The first 20,000 Model #3s supplied to the Russians were basically identical to the original Smith & Wesson American except for being chambered in .44 Russian and they are known as the First Model Russians. A change was made in the grip shape. The Second Model Russian introduced the changes made above. Pictures exist of Russian soldiers carrying their .44 revolvers in a sash with the spur hooked over the top of the sash thus preventing the sixgun from sliding down. The spur also is a great asset for deliberate shooting and by placing the middle finger on the spur, a very secure and steady grip is achieved; however, at least in my hands it is impossible for me to reach the hammer with the thumb of my shooting hand when using the spur. Perhaps the Russian soldiers were marksmen, not gunfighters.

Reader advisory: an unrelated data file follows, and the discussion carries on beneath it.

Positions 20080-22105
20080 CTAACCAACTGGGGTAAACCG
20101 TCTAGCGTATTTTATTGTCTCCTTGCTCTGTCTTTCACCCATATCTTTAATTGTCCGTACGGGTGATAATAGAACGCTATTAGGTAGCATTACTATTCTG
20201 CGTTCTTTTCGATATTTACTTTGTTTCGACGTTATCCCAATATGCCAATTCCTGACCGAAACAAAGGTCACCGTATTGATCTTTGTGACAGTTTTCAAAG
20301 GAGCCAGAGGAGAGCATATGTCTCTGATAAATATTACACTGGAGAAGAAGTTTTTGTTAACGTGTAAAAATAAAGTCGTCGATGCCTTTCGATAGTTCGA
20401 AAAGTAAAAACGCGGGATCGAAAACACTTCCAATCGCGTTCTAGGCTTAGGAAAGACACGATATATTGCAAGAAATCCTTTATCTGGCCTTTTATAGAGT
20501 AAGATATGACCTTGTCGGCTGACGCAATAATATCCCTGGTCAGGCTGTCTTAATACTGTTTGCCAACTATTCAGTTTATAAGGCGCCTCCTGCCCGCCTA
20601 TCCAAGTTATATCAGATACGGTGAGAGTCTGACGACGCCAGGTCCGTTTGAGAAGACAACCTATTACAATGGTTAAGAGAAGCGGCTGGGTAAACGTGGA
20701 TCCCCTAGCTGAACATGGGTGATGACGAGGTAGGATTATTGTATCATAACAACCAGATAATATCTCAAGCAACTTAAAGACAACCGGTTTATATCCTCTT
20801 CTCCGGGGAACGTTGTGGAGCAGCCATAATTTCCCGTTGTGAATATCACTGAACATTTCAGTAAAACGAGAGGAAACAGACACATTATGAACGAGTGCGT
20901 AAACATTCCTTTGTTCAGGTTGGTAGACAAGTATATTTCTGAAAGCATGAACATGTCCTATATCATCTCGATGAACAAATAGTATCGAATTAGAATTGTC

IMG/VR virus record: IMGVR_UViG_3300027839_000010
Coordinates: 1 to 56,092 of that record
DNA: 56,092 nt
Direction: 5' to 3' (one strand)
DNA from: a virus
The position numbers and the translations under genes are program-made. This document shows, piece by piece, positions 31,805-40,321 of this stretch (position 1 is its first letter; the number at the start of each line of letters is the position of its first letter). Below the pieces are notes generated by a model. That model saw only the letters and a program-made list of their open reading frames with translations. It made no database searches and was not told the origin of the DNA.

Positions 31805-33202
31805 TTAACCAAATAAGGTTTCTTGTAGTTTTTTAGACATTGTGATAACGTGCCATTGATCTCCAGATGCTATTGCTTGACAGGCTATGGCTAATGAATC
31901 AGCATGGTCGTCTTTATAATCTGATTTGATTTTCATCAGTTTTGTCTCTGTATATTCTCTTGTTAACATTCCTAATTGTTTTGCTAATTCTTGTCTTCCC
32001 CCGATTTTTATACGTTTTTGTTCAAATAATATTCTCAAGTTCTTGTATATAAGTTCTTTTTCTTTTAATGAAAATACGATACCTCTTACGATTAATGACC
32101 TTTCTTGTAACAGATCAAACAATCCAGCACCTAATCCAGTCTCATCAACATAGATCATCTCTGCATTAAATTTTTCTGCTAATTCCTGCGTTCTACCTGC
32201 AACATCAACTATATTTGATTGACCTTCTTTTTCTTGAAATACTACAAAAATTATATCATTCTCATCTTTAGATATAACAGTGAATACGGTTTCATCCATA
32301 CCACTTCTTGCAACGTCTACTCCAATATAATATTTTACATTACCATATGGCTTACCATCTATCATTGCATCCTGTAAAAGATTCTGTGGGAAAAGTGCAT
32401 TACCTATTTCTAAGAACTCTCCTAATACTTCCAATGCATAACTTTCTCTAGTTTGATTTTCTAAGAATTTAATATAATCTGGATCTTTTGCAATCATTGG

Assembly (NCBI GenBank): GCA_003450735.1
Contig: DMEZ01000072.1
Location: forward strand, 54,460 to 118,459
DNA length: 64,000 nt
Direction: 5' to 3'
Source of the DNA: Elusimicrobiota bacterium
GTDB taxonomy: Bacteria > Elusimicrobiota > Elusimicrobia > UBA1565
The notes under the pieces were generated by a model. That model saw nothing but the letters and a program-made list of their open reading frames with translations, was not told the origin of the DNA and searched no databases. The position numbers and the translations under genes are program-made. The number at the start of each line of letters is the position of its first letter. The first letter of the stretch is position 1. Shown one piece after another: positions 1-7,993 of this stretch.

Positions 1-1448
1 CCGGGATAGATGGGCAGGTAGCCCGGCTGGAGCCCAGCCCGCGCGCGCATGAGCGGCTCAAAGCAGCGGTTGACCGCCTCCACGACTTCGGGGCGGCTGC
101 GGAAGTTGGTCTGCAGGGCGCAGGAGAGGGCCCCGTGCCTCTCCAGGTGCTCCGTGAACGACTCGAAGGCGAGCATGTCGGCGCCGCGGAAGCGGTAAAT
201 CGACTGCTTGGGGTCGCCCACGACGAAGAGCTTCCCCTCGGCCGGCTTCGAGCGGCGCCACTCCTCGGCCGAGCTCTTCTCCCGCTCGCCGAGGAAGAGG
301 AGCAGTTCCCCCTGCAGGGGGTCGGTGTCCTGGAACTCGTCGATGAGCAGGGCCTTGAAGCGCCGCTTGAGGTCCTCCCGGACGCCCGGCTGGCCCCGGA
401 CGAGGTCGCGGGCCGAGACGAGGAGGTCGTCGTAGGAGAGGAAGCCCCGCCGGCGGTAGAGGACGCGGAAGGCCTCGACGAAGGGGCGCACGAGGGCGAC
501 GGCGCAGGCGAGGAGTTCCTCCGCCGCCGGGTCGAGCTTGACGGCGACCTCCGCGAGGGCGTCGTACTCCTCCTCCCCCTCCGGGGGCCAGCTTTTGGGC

The Third Model Russian, also known as the New Model Russian or Model #3 Russian Third Model and better known today as simply the Model #3 Russian, was a somewhat streamlined version of the First and Second Models. The former had a standard barrel length of 8″, the latter was 7″, and the Third Model was shortened to 6 ½” with an accompanying shorter extractor housing. Nearly 61,000 Third Models were produced with 13,500 going to the commercial market.